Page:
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EPSRC Reference: EP/R045046/1
Title: Probing Multiscale Complex Multiphase Flows with Positrons for Engineering and Biomedical Applications
Principal Investigator: Barigou, Professor M
Other Investigators:
Rosales, Dr Rafael Niederer, Dr SA Parker, Professor DJ
Blower, Professor P Marsden, Professor P Vanneste, Professor J
Researcher Co-Investigators:
Project Partners:
AstraZeneca Birmingham Childrens Hospital NHS FT Briggs of Burton PLC
Bristol-Myers Squibb Pharm Research UK Campden BRI City University of Hong Kong
GE Healthcare Guys Kings and St Thomas Imerys Minerals Ltd
Mondelez UK R and D Ltd Siemens Stanford University Medical School
Theragnostics Ltd Unilever (UK) University of British Columbia (UBC)
University of Cape Town University of Tennessee, Knoxville University of Wisconsin Madison
Department: Chemical Engineering
Organisation: University of Birmingham
Scheme: Programme Grants
Starts: 01 July 2018 Ends: 30 June 2024 Value (£): 5,765,129
EPSRC Research Topic Classifications:
Instrumentation Eng. & Dev. Multiphase Flow
Particle Technology
EPSRC Industrial Sector Classifications:
Chemicals Food and Drink
Pharmaceuticals and Biotechnology Energy
Manufacturing Healthcare
Related Grants:
Panel History:  
Summary on Grant Application Form
A vital challenge for modern engineering is the modelling of the multiscale complex particle-liquid flows at the heart of numerous industrial and physiological processes. Industries dependent on such flows include food, chemicals, consumer goods, pharmaceuticals, oil, mining, river engineering, construction, power generation, biotechnology and medicine. Despite this large range of application areas, industrial practice and processes and clinical practice are neither efficient nor optimal because of a lack of fundamental understanding of the complex, multiscale phenomena involved. Flows may be turbulent or viscous and the carrier fluid may exhibit complex non-Newtonian rheology. Particles have various shapes, sizes, densities, bulk and surface properties. The ability to understand multiscale particle-liquid flows and predict them reliably would offer tremendous economic, scientific and societal benefits to the UK. Our fundamental understanding has so far been restricted by huge practical difficulties in imaging such flows and measuring their local properties. Mixtures of practical interest are often concentrated and opaque so that optical flow visualisation is impossible. We propose to overcome this problem using the technique of positron emission particle tracking (PEPT) which relies on radiation that penetrates opaque materials. We will advance the fundamental physics of multiscale particle-liquid flows in engineering and physiology through an exceptional experimental and theoretical effort, delivering a step change in our ability to image, model, analyse, and predict these flows. We will develop: (i) unique transformative Lagrangian PEPT diagnostic methodology for engineering and physiological flows; and (ii) innovative Lagrangian theories for the analysis of the phenomena uncovered by our measurements.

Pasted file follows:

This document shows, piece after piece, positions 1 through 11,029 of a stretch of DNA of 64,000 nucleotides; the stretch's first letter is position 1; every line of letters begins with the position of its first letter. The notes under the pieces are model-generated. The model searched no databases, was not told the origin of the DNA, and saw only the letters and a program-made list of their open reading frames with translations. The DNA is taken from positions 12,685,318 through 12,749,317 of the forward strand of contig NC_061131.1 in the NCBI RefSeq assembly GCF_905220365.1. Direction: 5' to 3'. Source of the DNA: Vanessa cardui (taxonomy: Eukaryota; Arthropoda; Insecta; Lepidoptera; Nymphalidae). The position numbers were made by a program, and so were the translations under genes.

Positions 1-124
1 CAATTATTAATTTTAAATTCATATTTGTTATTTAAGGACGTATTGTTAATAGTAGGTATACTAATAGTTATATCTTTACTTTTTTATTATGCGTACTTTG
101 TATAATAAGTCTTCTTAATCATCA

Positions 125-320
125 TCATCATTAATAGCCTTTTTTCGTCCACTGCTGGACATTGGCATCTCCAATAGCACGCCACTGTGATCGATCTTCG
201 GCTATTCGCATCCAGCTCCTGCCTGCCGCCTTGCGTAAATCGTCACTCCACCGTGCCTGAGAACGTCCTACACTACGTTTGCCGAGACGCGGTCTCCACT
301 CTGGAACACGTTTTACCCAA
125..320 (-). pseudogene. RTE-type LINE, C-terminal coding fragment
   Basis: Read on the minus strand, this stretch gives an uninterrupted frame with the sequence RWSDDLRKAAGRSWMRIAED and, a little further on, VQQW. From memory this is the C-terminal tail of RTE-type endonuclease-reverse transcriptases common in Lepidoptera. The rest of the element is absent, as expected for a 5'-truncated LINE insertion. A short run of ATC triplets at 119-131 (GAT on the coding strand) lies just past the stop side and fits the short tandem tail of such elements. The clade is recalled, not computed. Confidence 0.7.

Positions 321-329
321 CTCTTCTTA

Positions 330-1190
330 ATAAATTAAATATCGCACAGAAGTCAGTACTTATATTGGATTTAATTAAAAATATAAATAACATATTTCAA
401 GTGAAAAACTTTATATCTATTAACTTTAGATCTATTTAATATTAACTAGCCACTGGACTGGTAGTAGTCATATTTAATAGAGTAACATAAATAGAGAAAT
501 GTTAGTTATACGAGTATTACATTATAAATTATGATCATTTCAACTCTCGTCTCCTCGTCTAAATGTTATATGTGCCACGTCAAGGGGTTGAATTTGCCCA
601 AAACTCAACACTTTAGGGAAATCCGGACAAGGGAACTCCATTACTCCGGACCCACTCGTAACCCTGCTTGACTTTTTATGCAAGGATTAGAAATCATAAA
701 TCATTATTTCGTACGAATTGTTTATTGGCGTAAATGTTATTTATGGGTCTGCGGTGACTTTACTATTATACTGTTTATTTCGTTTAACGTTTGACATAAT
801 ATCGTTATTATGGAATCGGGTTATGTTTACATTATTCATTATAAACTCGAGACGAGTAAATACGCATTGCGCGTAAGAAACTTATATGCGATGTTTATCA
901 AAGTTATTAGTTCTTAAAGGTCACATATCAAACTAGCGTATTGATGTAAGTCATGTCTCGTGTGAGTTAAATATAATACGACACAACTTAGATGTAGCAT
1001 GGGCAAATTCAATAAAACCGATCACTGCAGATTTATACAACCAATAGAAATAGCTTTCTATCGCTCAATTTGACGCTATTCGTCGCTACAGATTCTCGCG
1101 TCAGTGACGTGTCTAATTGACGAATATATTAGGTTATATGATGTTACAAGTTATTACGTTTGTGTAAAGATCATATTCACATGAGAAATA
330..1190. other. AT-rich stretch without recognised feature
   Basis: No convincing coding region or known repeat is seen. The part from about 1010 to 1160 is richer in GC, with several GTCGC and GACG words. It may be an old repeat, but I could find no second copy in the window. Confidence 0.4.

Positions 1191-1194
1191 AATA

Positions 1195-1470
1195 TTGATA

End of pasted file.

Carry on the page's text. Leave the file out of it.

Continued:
The University of Birmingham Positron Imaging Centre, where the PEPT technique was invented, is unique in the world in its use of positron-emitting radioactive tracers to study engineering processes. In PEPT, a single radiolabelled particle is used as a flow follower and tracked through positron detection. Thus, each component in a multiphase particle-liquid flow can be labelled and its behaviour observed. Compared with leading optical laser techniques (e.g. LDV, PIV), PEPT has the enormous and unique advantage that it can image opaque fluids, and fluids inside opaque apparatus and the human body. To make the most of this and image fast, complex multiphase and multiscale flows in aqueous systems, improved tracking sensitivity and accuracy, dedicated new radiotracers and simultaneous tracking of multiple tracers must be developed, and new theoretical frameworks must be devised to analyse and interpret the data. By delivering this, we will enable multiscale complex particle-liquid flows to be studied with unprecedented detail and resolution in regimes and configurations hitherto inaccessible to any available technique. The benefits will be far-reaching since the range of applications of PEPT in engineering and medicine is extremely wide.

This multidisciplinary Programme harnesses the synergy between world-leading centres at Birmingham (chemical engineering, physics), Edinburgh (applied maths) and King's College London (PET chemistry, biomedical engineering) to develop unique PEPT diagnostic tools, and to study experimentally and theoretically outstanding multiscale multiphase flow problems which can only be tackled by these tools. The advances of the Programme include: a novel microPEPT device designed to image microscale flows, and a novel medical PEPT validated in small animals for translation to humans. The investigators' combined strengths and the accompanying wide-ranging industrial collaborations, will ensure that this Programme leads to a paradigm-shift in complex multiphase flow research.
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Organisation Website: http://www.bham.ac.uk